Collectively, New Jersey state and local governments are the largest employer in the State. Most of these jurisdictions are governed by the New Jersey Civil Service Act. In New Jersey Civil Service jurisdictions, hiring, firing, promotion and discipline is governed by the Civil Service Act and Regulations. This makes the Civil Service System one of the most important elements in New Jersey employment law.
The Use of Eligible Lists in Hiring and Promotion
Candidates for initial hiring and promotion in the permanent, career, unclassified civil service are selected and appointed based on their placement on eligible lists (also referred to as “certifications”). There are five types of eligible lists: Open competitive lists, promotional lists, regular reemployment lists, police and fire reemployment lists, and special reemployment lists.
Candidates passing open competitive and promotional examination are placed on open competitive or promotional lists after meeting the requirements for the position. A “complete” list requires at least three eligible candidates (referred to in New Jersey Civil Service law as “eligibles”). Qualified candidates are ranked on eligible lists based on their scores and veterans status. Disabled veterans are ranked first, followed by veterans, followed by non-veterans, all ranked in order of their scores in their respective sections. Employers (also referred to as “appointing authorities under the New Jersey Civil Service Commission’s regulations) are required to hire candidates in order of their ranking on the eligible list.
The Rule of Three
The requirement that appointment be made in strict order of rank is subject to one important exception, however. This exception is known as the “Rule of Three.”
Under New Jersey’s Rule of Three, when an employer receives a list it may appoint any one of the top three eligible on the list. Thus, the employer can skip the first two top ranked eligible employees and appoint the third. For example, in a list with four eligibles for only one vacant position, the employer could appoint the first, second or third highest ranked eligibles, but not the fourth. This applies to regular, open competitive lists and promotional lists; it does not apply to reemployment lists.
The Rule of Three and the Veteran’s and Disabled Veteran’s Preferences
One important caveat exists, however. The Rule of Three does not allow an employer to skip an eligible with a disabled veteran or veteran preference on an open competitive list. Veterans and disabled veterans who pass open competitive examinations are placed at the top of the employment list in order of their respective final scores. Disabled veterans must be appointed in order of ranking, then veterans must be appointed in order of ranking. Only then will a non-veteran be appointed, subject to the Rule of Three. Non-veterans cannot be hired until all of the veterans and disabled veterans on the list have been appointed.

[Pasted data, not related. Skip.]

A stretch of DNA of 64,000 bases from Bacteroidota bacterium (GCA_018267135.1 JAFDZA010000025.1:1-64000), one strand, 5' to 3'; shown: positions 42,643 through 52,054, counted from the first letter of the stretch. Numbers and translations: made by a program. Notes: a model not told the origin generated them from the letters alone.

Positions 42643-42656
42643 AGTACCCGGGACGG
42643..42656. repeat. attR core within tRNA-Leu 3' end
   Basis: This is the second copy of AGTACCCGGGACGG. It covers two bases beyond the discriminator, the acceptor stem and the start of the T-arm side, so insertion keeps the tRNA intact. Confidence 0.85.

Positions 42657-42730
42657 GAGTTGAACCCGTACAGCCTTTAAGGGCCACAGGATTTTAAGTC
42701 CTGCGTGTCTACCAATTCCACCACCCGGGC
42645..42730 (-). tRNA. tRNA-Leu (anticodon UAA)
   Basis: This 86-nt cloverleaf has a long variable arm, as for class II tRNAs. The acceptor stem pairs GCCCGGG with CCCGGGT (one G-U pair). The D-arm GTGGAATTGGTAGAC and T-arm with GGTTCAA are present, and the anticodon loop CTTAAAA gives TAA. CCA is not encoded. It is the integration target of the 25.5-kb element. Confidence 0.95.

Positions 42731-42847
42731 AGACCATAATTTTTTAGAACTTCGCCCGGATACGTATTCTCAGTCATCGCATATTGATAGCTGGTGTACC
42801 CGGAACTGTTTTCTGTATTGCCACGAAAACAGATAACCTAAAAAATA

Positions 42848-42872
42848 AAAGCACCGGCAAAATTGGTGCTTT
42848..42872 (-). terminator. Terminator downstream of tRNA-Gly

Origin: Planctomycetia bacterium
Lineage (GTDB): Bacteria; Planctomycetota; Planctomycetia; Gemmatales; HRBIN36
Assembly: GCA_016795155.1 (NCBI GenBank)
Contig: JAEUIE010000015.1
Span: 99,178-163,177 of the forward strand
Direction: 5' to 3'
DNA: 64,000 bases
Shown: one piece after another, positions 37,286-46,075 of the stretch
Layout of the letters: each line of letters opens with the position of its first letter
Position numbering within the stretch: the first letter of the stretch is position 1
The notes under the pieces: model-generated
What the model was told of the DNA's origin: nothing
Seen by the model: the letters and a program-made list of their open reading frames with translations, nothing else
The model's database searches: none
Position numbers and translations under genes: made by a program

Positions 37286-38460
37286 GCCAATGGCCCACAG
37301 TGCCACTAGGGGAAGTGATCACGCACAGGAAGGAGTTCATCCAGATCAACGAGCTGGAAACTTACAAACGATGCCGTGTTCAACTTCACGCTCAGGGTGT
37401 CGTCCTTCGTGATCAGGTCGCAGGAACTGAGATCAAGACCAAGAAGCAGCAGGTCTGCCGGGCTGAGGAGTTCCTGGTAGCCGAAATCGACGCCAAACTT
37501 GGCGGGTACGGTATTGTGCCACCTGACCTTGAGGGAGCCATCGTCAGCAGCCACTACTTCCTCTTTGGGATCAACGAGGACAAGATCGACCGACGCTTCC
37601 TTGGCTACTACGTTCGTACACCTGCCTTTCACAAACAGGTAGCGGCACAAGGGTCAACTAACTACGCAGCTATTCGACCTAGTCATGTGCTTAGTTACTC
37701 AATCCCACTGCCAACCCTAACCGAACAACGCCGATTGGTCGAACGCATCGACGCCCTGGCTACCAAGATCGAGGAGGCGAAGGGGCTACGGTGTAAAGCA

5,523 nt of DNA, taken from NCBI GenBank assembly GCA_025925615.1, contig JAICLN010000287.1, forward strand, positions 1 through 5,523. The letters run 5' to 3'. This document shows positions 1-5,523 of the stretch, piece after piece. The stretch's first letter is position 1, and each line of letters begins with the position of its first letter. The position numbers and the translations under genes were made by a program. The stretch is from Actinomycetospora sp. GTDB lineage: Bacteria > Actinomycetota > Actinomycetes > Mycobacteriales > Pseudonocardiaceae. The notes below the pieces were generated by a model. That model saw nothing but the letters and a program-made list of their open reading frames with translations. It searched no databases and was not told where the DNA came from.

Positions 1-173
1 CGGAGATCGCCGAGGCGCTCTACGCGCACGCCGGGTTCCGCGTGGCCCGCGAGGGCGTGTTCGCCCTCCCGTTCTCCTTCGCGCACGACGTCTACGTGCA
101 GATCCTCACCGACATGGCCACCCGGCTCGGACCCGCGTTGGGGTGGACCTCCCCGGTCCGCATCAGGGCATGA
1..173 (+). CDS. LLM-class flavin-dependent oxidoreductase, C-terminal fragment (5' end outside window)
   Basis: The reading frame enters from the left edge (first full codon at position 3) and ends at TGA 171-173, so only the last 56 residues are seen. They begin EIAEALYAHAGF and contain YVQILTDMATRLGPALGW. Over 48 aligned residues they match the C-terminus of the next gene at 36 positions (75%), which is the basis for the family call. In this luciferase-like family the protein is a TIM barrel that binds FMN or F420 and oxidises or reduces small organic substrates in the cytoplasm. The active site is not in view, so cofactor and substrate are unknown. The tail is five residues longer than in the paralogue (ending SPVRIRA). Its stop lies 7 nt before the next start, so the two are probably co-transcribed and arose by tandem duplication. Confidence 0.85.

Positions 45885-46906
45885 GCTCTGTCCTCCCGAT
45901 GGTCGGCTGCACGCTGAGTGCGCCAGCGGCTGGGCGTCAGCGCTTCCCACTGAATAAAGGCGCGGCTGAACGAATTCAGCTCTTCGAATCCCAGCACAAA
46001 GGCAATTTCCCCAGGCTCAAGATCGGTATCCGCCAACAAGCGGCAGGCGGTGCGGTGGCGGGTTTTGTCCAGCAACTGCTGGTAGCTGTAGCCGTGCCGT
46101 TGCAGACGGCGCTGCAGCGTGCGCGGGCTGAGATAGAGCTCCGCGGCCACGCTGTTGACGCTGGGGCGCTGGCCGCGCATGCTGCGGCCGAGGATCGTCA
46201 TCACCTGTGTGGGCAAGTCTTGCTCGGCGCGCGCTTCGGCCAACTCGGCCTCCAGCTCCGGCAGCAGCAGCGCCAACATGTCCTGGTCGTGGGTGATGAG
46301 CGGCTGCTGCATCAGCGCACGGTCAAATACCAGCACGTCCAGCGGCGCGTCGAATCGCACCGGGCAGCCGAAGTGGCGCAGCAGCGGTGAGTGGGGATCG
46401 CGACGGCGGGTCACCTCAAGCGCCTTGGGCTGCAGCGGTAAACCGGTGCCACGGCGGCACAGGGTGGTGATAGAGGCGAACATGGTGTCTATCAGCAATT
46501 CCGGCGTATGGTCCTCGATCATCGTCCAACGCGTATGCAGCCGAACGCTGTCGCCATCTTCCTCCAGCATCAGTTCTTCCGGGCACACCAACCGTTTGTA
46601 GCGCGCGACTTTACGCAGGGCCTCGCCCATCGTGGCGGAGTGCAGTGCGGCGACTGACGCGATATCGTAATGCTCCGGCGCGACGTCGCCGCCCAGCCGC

The veteran’s preference does not apply to promotional lists, but on promotional lists a non-veteran may not be appointed if the eligible ranked first is a veteran. When a veteran ranks highest on a promotional certification and the appointing authority wishes to appoint a non-veteran, it must show cause why the veteran should not receive the promotion.
The Employer’s Options
Thus, and employer has the following options for making an appointment from a list, in this order.
- First, it can appoint the eligible from a special reemployment list; then
- Second, it can appoint the eligible from a regular or police or fire reemployment lists; then
- Finally, it may appoint any of the three highest ranked interested eligibles from an open competitive or promotional list.
The certification will have a “disposition due date”, by which the employer must notify the New Jersey Civil Service Commission of what it did with the list. The report must include a statement of reasons when the Rule of Three is used. If an employer exercises the Rule of Three and does not choose the top ranked eligible, it must information the Commission and explain why it did so. However, the unsuccessful candidate has no right to see those reasons.
The purpose of the Rule of Three is to give the employer the discretion to choose to appoint whichever of the top three scorers it believes is best suited to fill the first open position. It can thus bypass the highest one or two interested eligibles. However, courts have explained that the Rule of Three does not increase discretion to hire; it limits it. Rather than unlimited discretion, the appointing authority only has the narrow authority to hire from the top three interested eligibles. Thus, the discretion afforded by the Rule of Three is narrow, and must be exercised within the strictures of merit based appointment.
The Rule of Three cannot be used as a means to make discriminatory appointments. Aside from protected classifications in the Law Against Discrimination, discrimination based on political or union affiliations or activity is also prohibited. If discriminatory use of the Rule of Three is found, a broad range of remedies is available to remedy the situation, including voiding the discriminatory appointment. However, the fact that one of the certified eligibles is related to a decision-maker in the appointing authority does not per se eliminate the eligible from being picked under the Rule of Three.
A non-veteran eligible on an open competitive examination who has been passed over under the Rule of Three three times in favor of a lower ranked eligible will no longer be certified, unless otherwise requested by the employer.
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